Friday, March 24, 2017

Three Kinds of Conspiracies

"Most of the harm [done] in the world is motivated by high ideals towards virtuous ends." - Isabel Paterson

“Nowhere are prejudices more mistaken for truth, passion for reason, and invective for documentation than in politics. This a realm, peopled only by villains or heroes, in which everything is black or white and gray is a forbidden color.” - John Mason Brown, Through These Men (1956)

There are three kinds of "conspiracies."

The first kind are the ones that don't exist, but people think they do. For the past several years the most popular of these is the belief that two remote-controlled planes flew into the WTC, both buildings of which were wired with explosives. Then the conspirators blamed the attacks on unknown people who disappeared, never to be seen again.

This is the belief in the perfect conspiracy, one that involves people all of whom are geniuses, all of whom are evil, all of whom are rich and all-knowing and all-powerful, and who wish to advance some agenda that generally involves conquering the world. The closest person I can find who fits all these criteria is Dr. Evil from “Austin Powers.”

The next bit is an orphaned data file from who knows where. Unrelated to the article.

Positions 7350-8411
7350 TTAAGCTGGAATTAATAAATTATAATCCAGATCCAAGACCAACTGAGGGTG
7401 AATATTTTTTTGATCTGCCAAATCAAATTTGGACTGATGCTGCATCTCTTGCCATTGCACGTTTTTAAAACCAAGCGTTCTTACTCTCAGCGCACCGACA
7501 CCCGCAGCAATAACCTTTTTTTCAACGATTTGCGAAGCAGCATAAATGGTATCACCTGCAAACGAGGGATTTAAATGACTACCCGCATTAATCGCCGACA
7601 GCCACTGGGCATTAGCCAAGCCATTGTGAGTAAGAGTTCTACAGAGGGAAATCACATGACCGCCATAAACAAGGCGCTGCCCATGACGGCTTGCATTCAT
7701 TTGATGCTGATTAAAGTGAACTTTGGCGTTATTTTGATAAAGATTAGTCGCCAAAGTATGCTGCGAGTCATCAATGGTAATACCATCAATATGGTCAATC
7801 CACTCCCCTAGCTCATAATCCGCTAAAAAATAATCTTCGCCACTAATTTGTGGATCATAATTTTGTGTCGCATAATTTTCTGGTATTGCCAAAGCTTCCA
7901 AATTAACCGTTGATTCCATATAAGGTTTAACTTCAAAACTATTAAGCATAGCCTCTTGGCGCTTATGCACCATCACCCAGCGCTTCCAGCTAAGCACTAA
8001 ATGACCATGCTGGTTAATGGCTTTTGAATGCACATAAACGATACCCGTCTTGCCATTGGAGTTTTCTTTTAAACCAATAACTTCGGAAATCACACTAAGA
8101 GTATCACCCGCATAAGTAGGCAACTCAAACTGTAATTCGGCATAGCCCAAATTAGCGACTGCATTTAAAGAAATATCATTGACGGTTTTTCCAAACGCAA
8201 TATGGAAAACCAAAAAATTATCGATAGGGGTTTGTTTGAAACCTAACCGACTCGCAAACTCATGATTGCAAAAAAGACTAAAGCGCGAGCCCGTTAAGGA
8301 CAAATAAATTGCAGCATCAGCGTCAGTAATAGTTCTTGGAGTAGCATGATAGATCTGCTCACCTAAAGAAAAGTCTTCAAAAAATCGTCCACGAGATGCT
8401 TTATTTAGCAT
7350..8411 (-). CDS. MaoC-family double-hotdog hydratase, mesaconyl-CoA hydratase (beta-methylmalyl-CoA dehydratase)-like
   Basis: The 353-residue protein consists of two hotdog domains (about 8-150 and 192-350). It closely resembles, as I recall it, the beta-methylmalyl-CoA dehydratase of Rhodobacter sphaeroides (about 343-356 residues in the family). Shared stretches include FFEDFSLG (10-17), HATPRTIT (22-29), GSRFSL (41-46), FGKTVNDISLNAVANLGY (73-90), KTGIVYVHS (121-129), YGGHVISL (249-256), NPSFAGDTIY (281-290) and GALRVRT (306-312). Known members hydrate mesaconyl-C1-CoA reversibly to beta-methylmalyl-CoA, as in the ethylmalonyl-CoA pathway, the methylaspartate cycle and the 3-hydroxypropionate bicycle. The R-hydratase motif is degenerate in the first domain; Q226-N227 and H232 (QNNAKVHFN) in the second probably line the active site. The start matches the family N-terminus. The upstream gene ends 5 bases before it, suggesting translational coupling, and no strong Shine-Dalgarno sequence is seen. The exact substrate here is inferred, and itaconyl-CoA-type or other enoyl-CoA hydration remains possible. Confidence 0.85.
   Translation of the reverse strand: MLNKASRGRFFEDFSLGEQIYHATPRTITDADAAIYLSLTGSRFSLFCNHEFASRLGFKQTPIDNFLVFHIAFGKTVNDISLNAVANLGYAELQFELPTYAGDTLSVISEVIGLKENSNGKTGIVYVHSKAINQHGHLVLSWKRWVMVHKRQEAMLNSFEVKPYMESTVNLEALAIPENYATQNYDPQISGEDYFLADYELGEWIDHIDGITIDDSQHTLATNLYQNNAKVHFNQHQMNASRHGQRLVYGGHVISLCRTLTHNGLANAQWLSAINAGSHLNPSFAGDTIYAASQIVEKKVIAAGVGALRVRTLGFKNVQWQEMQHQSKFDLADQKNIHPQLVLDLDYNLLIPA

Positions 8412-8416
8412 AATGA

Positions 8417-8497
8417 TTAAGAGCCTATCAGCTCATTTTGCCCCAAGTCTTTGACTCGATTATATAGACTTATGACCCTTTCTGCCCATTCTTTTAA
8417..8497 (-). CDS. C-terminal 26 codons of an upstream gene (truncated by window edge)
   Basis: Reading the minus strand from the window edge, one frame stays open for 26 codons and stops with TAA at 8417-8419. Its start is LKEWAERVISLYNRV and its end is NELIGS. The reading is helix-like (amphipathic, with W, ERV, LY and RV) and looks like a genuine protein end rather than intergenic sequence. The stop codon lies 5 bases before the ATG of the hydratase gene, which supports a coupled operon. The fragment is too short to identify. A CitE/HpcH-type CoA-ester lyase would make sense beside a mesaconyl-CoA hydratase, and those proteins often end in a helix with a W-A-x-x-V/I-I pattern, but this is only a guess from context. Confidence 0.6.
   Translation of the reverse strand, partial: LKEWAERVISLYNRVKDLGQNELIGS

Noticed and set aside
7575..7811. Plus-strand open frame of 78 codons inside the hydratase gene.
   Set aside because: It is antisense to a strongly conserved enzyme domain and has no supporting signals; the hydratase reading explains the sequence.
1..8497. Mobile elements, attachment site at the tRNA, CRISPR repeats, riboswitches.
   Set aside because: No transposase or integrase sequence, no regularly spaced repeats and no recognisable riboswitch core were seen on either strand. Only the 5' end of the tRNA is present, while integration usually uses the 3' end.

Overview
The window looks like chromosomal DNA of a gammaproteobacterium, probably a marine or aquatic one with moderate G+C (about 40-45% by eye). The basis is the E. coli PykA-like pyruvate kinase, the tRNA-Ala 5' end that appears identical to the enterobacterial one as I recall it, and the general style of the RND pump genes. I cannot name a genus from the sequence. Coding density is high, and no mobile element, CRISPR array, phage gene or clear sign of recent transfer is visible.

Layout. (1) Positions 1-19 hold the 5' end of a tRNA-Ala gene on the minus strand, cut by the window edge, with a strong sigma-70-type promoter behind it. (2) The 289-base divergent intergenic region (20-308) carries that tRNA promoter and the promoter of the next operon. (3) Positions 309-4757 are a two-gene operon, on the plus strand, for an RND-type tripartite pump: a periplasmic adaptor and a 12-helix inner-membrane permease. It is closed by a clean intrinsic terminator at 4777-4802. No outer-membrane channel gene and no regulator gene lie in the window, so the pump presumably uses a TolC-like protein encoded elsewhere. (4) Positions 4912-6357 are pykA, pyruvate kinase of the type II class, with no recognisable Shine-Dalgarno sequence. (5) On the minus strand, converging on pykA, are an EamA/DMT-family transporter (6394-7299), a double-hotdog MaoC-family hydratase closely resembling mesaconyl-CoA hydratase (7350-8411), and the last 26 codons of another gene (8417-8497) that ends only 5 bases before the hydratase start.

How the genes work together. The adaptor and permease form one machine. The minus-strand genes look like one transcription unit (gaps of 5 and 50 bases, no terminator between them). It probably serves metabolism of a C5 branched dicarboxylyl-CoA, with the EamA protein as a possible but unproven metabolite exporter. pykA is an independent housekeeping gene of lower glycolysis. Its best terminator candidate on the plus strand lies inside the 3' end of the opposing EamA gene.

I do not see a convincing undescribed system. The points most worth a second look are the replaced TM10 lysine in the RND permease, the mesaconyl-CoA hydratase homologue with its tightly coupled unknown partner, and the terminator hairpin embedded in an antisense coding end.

The believers in these conspiracies are not motivated by reason (although they think they are) but by hate and anger and resentment. They always direct their ire at someone they dislike. They never complain about the people behind a conspiracy they like.

That hate and anger clouds their reason and makes them prone to believing the most ridiculous of conspiracy theories. It also makes them project all evil onto the conspirators, i.e. scapegoat them, then they want them brought to "justice" and destroyed.